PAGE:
I really recommend that you listen to the commentary track that the Phantom made for his recuts of the Star Wars films.  It really shows that these edits are a labor of love.  This guy loves Star Wars, he loves what it stood for, he loves the characters, he loves the philosophy of the stories.  And most notably, he loved George Lucas.  There's a heartbreaking moment about an hour into "The Phantom Edit" where he recounts that he won a poster in a Star Wars contest as a kid which he always intended for his childhood hero, George Lucas to personally sign it.  Then he notes that with the public acrimony that "The Phantom Edit" created, culminating in fit of bravado from Lucas that he'd never watch the recut under any circumstances, that signing of the poster will never happen.  I can't tell completely from the commentary since its audio-only, but I think the Phantom might have been crying a little bit when he tells that anecdote.  It shows he really cares about this Saga, he wants the prequel movies to be successful epics on the same level as the Original Trilogy.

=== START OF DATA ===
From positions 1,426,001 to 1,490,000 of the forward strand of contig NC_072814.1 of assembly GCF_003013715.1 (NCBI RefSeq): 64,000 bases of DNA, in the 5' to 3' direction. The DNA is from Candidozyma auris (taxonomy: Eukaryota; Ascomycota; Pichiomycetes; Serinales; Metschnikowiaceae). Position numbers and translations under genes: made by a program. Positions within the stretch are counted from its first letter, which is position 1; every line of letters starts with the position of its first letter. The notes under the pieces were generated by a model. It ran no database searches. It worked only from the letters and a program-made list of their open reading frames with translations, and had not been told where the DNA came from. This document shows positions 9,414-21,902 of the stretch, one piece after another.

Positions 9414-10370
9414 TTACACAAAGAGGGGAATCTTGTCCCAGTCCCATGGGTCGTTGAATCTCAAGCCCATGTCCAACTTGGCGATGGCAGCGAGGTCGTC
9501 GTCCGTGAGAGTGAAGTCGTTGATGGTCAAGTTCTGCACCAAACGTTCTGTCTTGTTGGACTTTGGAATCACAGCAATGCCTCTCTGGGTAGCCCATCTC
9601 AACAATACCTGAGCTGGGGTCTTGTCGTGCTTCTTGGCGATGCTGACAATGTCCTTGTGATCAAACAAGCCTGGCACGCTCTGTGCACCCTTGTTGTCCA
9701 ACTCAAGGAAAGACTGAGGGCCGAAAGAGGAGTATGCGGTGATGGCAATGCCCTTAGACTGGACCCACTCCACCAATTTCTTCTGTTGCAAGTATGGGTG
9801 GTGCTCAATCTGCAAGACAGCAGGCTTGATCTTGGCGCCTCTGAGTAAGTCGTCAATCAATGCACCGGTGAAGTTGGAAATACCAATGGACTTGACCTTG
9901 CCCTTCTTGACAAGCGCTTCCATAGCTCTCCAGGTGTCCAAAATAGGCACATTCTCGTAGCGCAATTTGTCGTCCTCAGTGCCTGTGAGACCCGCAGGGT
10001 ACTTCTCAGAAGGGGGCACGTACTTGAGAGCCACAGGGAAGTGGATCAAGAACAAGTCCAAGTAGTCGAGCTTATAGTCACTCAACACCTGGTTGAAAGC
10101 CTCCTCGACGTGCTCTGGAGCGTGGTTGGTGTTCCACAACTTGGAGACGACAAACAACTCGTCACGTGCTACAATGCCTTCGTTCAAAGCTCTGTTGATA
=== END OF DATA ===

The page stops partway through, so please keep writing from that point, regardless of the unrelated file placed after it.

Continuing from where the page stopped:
George Lucas, as far as I can tell, has no such interests.  He only seems interested in stroking his ego by constantly telling himself that he knows better and doesn't have to listen to anybody.  "Attack of the Clones 3D" is coming sometime in 2013, probably released as the same movie over again, which all its major faults.  Nothing will be fixed, and the movie will suck just as bad as always.  I can actually understand how somebody could have been fooled into liking the Prequels - of course, you have to be a child to think like that.  I was eight when I saw "Episode I", and even though my parents left the threatre ready to kill themselves, I thought it was great.  I was eleven when "Episode II" came out, and I was not fooled.  Even that young I recognized that the movie was lousy, that the acting was terrible, and that the love story between Anakin and Padme was the most hilariously bad romance to be created in the history of human expression until the coming of Stephanie Meyer.  So if an eleven-year-old could see it, how in the world could George Lucas, a man who spent his life telling stories and making films be oblivious to these flaws?  He isn't, he can't possibly have not noticed, he just can't show weakness.  He can't let himself admit that the Prequels suck, and until then, the world will be cursed by mediocre awful Star Wars.